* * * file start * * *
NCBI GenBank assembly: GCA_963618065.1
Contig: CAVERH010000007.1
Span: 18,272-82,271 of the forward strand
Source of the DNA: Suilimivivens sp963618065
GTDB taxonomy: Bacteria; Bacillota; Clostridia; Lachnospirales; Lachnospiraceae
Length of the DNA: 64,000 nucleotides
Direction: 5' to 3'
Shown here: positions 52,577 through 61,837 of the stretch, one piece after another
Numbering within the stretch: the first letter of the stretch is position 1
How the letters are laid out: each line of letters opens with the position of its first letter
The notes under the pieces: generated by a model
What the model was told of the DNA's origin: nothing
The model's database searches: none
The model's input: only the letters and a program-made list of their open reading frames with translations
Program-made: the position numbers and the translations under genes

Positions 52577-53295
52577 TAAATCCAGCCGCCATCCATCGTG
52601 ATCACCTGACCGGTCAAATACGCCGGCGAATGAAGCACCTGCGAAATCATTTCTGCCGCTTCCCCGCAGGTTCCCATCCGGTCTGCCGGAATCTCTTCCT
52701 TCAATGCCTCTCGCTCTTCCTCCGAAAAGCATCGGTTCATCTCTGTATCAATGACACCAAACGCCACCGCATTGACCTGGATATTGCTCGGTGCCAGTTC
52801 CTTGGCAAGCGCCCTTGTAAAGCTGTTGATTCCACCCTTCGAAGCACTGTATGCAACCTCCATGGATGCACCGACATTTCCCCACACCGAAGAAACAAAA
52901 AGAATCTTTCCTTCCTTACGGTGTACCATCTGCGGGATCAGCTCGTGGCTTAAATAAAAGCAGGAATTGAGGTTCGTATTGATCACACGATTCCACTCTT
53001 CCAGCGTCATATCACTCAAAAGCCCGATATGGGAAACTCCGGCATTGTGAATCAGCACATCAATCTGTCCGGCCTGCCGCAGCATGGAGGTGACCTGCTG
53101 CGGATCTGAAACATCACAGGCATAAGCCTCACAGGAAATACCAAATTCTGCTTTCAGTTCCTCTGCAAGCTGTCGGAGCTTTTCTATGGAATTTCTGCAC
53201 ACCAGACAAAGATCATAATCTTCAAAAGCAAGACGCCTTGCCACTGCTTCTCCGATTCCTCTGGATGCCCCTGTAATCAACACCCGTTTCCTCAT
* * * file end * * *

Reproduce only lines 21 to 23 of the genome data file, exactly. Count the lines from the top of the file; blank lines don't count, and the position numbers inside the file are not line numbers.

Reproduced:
52901 AGAATCTTTCCTTCCTTACGGTGTACCATCTGCGGGATCAGCTCGTGGCTTAAATAAAAGCAGGAATTGAGGTTCGTATTGATCACACGATTCCACTCTT
53001 CCAGCGTCATATCACTCAAAAGCCCGATATGGGAAACTCCGGCATTGTGAATCAGCACATCAATCTGTCCGGCCTGCCGCAGCATGGAGGTGACCTGCTG
53101 CGGATCTGAAACATCACAGGCATAAGCCTCACAGGAAATACCAAATTCTGCTTTCAGTTCCTCTGCAAGCTGTCGGAGCTTTTCTATGGAATTTCTGCAC